U.S. Government Plans New Cyber Security
When is secure really secure? The nation is still in uncharted waters.
To highlight National Cyber Security Month, U.S. Homeland Security Secretary Michael Chertoff expressed his desire for an aggressive computer infrastructure that would provide an aggressive defense, much like an anti-aircraft weapon.
The initial effort of the federal government, often referred to as Einstein, was designed protect the government computer network from internet and computer attacks by limiting the number of portals to government computer systems and searching for signs of cyber tampering.
Einstein 2.0 is a new system being tested to detect computer intrusions as they happen in real time. How strange when Chertoff announced that would like to see a program that looked for early indication of tampering and stop that tampering before any further efforts could be made. Isn’t that what Einstein 2.0 is all about? Apparently, even Einstein 2.0 is not strong enough medicine for Chertoff.
For years, government information has been compromised. Notable was an event made public in 2003 where Chinese government hackers routinely entered National Defense computers. Chertoff is fearful of terrorist activity that could “cause potentially very serious havoc” to government systems. He isn’t referring to the physical system as much as the compromised details those systems would hold. Potentially secret and private data would be lost to an enemy attacker forever. He plans on making the investment now instead of waiting for a catastrophe.
He admits that since the internet is seen as a place of freedom and privacy, coming in and taking over the national internet would create a great deal of discomfort. “We are deliberately going slowly because we recognize that the issue of government involvement in the Internet is fraught with all kinds of potential concerns and potential anxieties about not having the government have a big-foot impact on an area of communication and commerce that has traditionally been viewed as really independent and free.”
The Bush administration released a new National Cyber Security Initiative in January 2008 that spelled out increased security for federal government computer systems. Current anti-virus and firewall protection is not seen as robust enough. The other Bush plan in the security initiative is to develop cooperative measures with the private sector to address threats to businesses. This includes not only protection from hackers, but also from counterfeit parts, which an individual or another nation could use to create computer vulnerabilities in the United States.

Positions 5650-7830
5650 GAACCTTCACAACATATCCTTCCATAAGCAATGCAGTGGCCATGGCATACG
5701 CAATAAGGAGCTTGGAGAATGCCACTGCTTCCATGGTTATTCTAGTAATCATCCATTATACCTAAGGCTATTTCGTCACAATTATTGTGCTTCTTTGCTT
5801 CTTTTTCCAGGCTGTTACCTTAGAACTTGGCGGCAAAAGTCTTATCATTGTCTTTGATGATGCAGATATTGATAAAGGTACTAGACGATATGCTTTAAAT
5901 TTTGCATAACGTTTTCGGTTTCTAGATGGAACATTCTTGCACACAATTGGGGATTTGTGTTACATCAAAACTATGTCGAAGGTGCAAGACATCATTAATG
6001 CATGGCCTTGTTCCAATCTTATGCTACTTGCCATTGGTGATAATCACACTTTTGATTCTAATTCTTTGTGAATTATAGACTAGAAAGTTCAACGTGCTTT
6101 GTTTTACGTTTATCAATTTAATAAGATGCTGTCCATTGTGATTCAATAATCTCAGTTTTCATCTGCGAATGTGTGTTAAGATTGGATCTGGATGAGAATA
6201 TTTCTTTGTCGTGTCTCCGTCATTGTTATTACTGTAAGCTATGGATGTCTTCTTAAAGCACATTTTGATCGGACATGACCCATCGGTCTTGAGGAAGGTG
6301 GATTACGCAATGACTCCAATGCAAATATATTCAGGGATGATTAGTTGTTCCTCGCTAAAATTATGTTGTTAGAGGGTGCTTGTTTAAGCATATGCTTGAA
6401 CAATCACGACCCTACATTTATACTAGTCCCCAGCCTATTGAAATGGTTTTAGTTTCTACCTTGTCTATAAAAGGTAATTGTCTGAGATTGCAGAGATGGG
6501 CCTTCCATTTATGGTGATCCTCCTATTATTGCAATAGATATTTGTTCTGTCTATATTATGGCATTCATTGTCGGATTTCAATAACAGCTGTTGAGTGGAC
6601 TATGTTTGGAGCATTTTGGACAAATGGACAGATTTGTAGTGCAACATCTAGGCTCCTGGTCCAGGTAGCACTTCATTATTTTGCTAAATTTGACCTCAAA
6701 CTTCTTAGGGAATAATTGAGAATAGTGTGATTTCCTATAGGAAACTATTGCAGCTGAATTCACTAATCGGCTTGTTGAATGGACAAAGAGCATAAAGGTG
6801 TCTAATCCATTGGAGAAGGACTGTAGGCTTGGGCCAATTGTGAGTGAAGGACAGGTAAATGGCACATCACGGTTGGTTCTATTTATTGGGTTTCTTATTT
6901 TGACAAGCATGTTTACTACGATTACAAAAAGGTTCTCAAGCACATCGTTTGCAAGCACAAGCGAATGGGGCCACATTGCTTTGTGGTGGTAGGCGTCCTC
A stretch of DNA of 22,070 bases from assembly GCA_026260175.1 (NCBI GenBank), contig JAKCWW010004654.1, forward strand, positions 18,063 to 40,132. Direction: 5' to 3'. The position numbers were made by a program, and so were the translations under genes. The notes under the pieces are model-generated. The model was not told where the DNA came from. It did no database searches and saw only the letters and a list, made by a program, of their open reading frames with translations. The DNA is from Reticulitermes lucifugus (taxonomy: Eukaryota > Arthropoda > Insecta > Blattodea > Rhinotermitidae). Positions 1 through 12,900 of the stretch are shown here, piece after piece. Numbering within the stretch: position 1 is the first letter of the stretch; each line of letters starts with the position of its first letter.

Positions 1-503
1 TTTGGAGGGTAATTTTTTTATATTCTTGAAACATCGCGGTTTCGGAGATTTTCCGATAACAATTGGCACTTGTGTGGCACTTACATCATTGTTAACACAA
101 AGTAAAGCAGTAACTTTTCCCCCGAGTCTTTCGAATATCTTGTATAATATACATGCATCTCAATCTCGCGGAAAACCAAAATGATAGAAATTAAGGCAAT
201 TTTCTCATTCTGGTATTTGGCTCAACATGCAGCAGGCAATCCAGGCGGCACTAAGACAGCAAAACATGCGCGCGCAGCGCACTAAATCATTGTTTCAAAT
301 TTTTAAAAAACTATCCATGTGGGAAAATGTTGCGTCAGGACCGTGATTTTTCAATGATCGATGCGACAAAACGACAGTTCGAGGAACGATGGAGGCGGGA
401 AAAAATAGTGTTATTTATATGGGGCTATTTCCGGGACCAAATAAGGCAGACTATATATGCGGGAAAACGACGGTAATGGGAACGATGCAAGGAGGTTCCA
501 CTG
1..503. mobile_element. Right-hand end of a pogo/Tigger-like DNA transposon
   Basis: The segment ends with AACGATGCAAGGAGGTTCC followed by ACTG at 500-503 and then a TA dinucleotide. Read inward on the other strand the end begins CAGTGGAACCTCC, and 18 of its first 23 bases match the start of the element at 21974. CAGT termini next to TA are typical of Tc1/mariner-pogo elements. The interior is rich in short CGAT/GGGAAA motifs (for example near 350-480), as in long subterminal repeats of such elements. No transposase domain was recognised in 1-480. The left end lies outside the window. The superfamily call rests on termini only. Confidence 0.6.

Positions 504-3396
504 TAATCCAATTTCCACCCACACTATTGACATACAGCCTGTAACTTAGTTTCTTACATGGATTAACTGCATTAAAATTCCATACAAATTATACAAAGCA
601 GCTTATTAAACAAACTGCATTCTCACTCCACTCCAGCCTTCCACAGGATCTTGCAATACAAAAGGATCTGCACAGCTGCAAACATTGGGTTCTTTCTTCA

One item is being publicly overlooked. The reality is that with the current complexity of programs today, a system could be easily compromised on the inside by savvy programmers. Sending computer and data work overseas as well as using foreign workers with temporary visas are highly questionable in a time when security seems to be the chief concern of some governmental authorities. Yet, that is exactly what U.S. industry and government continues to do, subverting the U.S. employment market with the pretense of saving money and failing to mandate secure procedures. How will a program that is written in a foreign land by foreign programmers meet the real security test? The best security program can be easily compromised by internal or planted terrorists. Keep in mind that one man’s terrorist is another man’s hero.
The U.S. government is clearly interested in stepping up surveillance and protection in the name of security. Do we trust them enough to do the job right using taxpayer money or does the U.S. government have any business meddling with internet any more than they do now? ~ E. Manning